Over the past six months, the media has paid more attention to the psychological expense of building startups and the pressure it takes to be an entrepreneur. However, the reason this is a topic we're discussing is because a number of entrepreneurs died by suicide.
Becoming burnt out is an unpleasant topic to address because our culture has taught us to keep on going. We move forward without acknowledging we may have a stress problem, let alone look for solutions.
Last year, I ended up burnt out while running my previous startup. I was in complete exhaustion because I didn't take a single day off. I carried on with terrible habits until I hit a breaking point. I developed health problems and had no personal life.
I decided to share my story and wrote an article about it on Medium. I was surprised by the amount of entrepreneurs that reached out to me because they were going through the same thing.
At that time, a lot of people recommended me to start meditating. Now it's as easy as downloading an app on your phone. It took me a while to realize meditation and mindfulness are not just trending fads in Silicon Valley and that they have real value.
At first it was a bit annoying to get that recommendation from entrepreneurs that were out of real danger: They had post-revenue companies and millions of dollars in funding. Of course, they have big problems, but not having enough money for food and rent are not part of them.
When you're in the early stage of a startup, you wake up every day uncertain on what's going to happen next. It's like you're running from one crisis to the other with no time to even stand up and grab lunch. Is meditation right for those of us who have no time to spare until our projects take off? Or is it just an unessential habit with no tangible benefits?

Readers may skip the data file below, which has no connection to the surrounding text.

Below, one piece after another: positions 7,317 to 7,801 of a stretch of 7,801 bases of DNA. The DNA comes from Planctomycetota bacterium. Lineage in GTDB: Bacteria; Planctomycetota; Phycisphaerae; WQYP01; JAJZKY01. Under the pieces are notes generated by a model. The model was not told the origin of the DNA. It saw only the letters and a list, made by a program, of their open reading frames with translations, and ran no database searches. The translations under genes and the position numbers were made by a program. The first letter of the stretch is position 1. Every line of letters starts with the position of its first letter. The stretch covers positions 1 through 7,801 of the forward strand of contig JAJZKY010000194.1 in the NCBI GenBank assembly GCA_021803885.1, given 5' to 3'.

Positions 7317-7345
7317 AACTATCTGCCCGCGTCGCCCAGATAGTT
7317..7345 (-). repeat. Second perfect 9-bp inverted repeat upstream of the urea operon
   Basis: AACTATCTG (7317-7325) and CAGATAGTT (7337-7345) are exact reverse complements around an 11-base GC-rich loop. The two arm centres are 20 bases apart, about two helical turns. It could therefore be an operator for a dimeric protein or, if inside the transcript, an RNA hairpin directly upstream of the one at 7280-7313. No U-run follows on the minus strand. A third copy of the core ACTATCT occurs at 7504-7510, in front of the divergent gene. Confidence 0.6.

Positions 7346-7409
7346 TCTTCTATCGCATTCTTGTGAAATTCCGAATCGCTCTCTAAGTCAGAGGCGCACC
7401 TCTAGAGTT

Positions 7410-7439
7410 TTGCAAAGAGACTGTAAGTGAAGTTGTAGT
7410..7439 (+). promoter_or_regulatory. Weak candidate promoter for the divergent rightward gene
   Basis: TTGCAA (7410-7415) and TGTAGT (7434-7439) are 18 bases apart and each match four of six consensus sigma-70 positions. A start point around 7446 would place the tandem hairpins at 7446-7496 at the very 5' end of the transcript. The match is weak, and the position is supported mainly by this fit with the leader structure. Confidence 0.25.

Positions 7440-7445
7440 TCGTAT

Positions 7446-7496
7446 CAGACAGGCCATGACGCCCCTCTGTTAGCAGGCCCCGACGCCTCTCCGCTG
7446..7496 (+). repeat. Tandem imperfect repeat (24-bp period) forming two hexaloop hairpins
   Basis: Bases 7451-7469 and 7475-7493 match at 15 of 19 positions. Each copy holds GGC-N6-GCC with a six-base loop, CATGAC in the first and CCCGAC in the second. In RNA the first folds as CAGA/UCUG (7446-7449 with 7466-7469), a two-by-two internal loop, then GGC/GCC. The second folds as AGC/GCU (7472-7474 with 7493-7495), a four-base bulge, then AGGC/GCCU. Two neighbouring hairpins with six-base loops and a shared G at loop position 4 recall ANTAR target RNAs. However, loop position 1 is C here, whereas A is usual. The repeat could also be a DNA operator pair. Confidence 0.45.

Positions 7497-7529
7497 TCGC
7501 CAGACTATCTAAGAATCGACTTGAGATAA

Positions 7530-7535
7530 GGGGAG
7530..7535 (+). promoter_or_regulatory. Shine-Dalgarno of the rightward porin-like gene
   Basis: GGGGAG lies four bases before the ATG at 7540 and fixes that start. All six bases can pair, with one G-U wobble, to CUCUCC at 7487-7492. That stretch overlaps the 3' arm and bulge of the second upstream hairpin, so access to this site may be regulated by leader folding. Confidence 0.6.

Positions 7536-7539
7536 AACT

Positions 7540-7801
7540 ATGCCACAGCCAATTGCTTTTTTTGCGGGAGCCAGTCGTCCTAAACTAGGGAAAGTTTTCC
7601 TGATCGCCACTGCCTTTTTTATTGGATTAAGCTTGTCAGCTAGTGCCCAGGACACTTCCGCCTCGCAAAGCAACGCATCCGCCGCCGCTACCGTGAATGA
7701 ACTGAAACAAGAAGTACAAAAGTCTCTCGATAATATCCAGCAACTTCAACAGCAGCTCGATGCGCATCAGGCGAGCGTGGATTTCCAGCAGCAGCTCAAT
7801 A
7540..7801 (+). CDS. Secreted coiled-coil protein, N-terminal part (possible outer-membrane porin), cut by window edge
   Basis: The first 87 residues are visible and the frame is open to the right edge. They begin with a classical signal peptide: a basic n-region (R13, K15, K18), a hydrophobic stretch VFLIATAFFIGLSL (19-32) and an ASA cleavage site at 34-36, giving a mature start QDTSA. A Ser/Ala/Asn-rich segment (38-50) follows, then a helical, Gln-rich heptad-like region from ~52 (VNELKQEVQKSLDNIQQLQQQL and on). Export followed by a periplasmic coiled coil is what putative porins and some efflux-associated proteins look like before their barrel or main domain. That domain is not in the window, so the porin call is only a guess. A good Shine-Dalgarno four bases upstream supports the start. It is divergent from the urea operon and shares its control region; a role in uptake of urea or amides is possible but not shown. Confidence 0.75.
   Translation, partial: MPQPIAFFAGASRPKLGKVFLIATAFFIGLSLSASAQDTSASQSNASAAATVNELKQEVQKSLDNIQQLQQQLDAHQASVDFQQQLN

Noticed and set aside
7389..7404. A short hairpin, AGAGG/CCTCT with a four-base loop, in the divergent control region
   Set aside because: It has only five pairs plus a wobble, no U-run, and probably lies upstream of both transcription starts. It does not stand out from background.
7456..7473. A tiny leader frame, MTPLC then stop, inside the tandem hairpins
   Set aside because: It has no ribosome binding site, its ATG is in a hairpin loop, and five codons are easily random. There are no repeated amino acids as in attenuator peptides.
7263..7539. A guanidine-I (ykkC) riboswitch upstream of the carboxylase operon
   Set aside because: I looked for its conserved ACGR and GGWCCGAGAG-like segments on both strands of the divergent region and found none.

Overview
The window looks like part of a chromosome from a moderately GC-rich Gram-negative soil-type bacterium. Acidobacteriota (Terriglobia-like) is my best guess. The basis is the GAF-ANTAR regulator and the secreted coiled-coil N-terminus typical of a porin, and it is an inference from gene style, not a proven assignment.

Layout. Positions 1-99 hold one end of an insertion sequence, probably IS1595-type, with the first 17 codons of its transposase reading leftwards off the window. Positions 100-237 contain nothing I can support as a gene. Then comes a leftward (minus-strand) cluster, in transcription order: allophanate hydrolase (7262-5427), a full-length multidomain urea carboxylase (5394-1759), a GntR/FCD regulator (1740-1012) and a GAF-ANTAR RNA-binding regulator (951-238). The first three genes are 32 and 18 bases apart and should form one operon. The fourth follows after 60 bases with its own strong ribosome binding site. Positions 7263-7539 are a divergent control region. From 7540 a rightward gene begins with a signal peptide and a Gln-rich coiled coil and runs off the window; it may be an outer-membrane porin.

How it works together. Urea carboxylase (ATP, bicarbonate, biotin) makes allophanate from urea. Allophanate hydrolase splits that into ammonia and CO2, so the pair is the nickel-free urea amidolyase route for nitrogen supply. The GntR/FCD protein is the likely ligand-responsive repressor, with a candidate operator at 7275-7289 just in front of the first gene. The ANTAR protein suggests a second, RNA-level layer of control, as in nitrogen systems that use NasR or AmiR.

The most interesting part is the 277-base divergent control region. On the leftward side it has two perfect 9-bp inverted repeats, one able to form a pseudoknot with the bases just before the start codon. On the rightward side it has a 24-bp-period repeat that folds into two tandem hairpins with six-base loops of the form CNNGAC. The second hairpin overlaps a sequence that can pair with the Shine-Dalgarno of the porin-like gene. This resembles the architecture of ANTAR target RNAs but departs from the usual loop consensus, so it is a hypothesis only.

It turns out those of us who are in the trenches of bootstrapping need it more than any big tech CEO who meditates in their 400-square-foot corner office. When we start off is when we let stress take the best of us and impede us from making good decisions.
We think we will eventually have time in the future to start meditating, eating right, going to the gym, sleeping better and quitting any other bad habits we might have. It doesn't occur to us that postponing these changes are dragging us down.
Living and trying to function at a tremendous level of pressure is very normal for us. We've been stressed out our entire lives from the very beginning: we've been overworked with homework, projects, tryouts, extracurricular activities, essays, exams, college applications, and so on.
We're so caught up in reacting quickly to any critical situation that we forget to analyze what actually is in front of us. We normally respond from a place of stress and panic, and most times rather than not, we make the wrong decisions.
As far as we're concerned, if you're not getting a stress-induced headache means you're not actually giving it your best shot. It's not until we fail and are burnt out that we understand how wrong we were.
Being an entrepreneur is a rollercoaster of emotions. We celebrate and talk (a lot) about our ups, but we tend to seal off our downs -- for the sake of our companies, our reputation, and our credibility.
We end up bottling up our emotions and that could lead us into depression. A lot of influential people like Brad Feld have been very open about it. That has helped to start an honest and open dialogue about the emotional health of entrepreneurs.
If we don't put our mental, emotional and physical health first, we are putting at risk our businesses way more than the little time and effort it takes us to rest, train our minds through meditation and eat better.